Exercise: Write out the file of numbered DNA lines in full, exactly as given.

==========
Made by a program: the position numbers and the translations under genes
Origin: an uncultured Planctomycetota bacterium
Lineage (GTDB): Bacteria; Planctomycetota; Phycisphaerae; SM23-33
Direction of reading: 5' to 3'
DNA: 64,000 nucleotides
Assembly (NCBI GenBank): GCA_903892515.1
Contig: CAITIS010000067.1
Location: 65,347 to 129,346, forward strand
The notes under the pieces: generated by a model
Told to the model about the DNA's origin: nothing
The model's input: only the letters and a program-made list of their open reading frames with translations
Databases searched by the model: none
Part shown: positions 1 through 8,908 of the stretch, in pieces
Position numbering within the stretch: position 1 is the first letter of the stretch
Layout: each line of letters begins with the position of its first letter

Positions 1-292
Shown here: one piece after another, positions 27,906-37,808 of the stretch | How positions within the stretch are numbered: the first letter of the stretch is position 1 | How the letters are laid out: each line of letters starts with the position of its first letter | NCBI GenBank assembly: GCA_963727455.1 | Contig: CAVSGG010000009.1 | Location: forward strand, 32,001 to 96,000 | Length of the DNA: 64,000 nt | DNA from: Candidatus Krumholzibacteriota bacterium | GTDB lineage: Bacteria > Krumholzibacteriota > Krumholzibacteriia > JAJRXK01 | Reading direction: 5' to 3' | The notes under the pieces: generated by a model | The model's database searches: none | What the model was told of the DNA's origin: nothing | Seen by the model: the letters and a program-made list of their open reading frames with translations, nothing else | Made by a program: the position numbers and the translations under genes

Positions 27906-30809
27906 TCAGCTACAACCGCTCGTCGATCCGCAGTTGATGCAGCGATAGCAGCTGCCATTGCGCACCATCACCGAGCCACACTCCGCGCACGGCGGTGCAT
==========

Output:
Made by a program: the position numbers and the translations under genes
Origin: an uncultured Planctomycetota bacterium
Lineage (GTDB): Bacteria; Planctomycetota; Phycisphaerae; SM23-33
Direction of reading: 5' to 3'
DNA: 64,000 nucleotides
Assembly (NCBI GenBank): GCA_903892515.1
Contig: CAITIS010000067.1
Location: 65,347 to 129,346, forward strand
The notes under the pieces: generated by a model
Told to the model about the DNA's origin: nothing
The model's input: only the letters and a program-made list of their open reading frames with translations
Databases searched by the model: none
Part shown: positions 1 through 8,908 of the stretch, in pieces
Position numbering within the stretch: position 1 is the first letter of the stretch
Layout: each line of letters begins with the position of its first letter

Positions 1-292
Shown here: one piece after another, positions 27,906-37,808 of the stretch | How positions within the stretch are numbered: the first letter of the stretch is position 1 | How the letters are laid out: each line of letters starts with the position of its first letter | NCBI GenBank assembly: GCA_963727455.1 | Contig: CAVSGG010000009.1 | Location: forward strand, 32,001 to 96,000 | Length of the DNA: 64,000 nt | DNA from: Candidatus Krumholzibacteriota bacterium | GTDB lineage: Bacteria > Krumholzibacteriota > Krumholzibacteriia > JAJRXK01 | Reading direction: 5' to 3' | The notes under the pieces: generated by a model | The model's database searches: none | What the model was told of the DNA's origin: nothing | Seen by the model: the letters and a program-made list of their open reading frames with translations, nothing else | Made by a program: the position numbers and the translations under genes

Positions 27906-30809
27906 TCAGCTACAACCGCTCGTCGATCCGCAGTTGATGCAGCGATAGCAGCTGCCATTGCGCACCATCACCGAGCCACACTCCGCGCACGGCGGTGCAT